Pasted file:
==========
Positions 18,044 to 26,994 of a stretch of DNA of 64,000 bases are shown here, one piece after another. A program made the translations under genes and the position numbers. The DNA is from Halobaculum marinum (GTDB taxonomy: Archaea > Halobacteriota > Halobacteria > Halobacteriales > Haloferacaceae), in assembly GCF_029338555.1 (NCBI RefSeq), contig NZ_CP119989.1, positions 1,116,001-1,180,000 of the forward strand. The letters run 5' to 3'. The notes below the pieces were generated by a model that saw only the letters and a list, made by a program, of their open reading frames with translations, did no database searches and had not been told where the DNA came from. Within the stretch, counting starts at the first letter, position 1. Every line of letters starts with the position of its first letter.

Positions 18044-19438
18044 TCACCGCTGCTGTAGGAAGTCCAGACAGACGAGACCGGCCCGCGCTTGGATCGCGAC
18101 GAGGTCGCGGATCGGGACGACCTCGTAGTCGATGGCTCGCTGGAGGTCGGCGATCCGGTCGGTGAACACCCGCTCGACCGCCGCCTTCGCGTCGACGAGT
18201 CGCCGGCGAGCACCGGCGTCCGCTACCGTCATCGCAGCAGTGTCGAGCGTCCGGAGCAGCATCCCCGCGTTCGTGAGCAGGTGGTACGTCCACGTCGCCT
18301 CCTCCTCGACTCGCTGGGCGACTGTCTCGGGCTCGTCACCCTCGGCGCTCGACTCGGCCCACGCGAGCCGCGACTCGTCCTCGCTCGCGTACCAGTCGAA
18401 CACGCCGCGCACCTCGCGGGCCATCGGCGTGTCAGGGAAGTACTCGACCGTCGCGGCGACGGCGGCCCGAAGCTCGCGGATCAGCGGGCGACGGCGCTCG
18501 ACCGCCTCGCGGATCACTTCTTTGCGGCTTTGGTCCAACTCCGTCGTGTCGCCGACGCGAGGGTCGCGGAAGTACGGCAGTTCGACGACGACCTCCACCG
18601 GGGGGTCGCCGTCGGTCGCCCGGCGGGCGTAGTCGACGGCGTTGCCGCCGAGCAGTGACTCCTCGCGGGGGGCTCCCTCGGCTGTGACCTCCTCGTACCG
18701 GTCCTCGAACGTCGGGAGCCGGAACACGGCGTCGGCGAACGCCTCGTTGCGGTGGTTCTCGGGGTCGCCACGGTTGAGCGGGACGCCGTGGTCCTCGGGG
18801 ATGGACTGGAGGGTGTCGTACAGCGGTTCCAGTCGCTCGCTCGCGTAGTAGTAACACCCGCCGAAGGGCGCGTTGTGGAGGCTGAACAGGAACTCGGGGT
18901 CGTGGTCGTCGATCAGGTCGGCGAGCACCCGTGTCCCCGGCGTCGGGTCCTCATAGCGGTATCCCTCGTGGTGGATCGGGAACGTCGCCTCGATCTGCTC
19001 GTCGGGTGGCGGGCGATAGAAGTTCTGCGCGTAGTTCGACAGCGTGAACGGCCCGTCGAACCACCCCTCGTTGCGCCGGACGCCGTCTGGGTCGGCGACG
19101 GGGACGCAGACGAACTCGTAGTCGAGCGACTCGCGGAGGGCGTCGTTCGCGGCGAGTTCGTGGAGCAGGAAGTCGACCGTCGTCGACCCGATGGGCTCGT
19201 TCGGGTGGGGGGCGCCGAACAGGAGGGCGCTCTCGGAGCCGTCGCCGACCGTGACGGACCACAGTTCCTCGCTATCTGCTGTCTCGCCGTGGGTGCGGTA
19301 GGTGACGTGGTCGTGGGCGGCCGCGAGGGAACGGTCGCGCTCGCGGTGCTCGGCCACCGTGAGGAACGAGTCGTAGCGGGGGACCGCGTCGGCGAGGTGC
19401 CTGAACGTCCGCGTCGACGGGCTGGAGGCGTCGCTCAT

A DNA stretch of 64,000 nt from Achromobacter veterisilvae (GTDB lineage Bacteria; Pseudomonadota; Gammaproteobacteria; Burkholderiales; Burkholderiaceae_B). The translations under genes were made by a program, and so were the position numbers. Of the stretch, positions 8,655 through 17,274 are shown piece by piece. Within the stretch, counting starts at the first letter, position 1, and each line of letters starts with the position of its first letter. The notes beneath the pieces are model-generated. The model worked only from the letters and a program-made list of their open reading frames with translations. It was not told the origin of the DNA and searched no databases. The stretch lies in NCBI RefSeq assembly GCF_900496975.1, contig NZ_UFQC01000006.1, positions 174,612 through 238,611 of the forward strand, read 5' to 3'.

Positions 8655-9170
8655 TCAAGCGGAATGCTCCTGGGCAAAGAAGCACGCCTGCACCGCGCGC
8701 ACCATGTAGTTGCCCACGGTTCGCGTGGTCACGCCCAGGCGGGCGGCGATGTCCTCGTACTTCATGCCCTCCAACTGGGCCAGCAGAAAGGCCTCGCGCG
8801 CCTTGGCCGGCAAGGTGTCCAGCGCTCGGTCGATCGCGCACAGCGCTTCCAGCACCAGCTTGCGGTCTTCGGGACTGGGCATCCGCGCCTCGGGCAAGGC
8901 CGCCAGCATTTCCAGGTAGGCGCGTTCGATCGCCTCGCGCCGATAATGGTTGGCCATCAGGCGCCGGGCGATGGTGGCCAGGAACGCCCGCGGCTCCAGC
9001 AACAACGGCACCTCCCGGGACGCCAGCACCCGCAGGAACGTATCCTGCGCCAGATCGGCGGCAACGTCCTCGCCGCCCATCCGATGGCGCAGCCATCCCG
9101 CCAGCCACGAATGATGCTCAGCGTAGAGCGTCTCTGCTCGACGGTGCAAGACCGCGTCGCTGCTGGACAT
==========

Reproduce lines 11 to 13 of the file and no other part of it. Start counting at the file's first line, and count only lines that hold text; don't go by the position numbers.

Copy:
18801 ATGGACTGGAGGGTGTCGTACAGCGGTTCCAGTCGCTCGCTCGCGTAGTAGTAACACCCGCCGAAGGGCGCGTTGTGGAGGCTGAACAGGAACTCGGGGT
18901 CGTGGTCGTCGATCAGGTCGGCGAGCACCCGTGTCCCCGGCGTCGGGTCCTCATAGCGGTATCCCTCGTGGTGGATCGGGAACGTCGCCTCGATCTGCTC
19001 GTCGGGTGGCGGGCGATAGAAGTTCTGCGCGTAGTTCGACAGCGTGAACGGCCCGTCGAACCACCCCTCGTTGCGCCGGACGCCGTCTGGGTCGGCGACG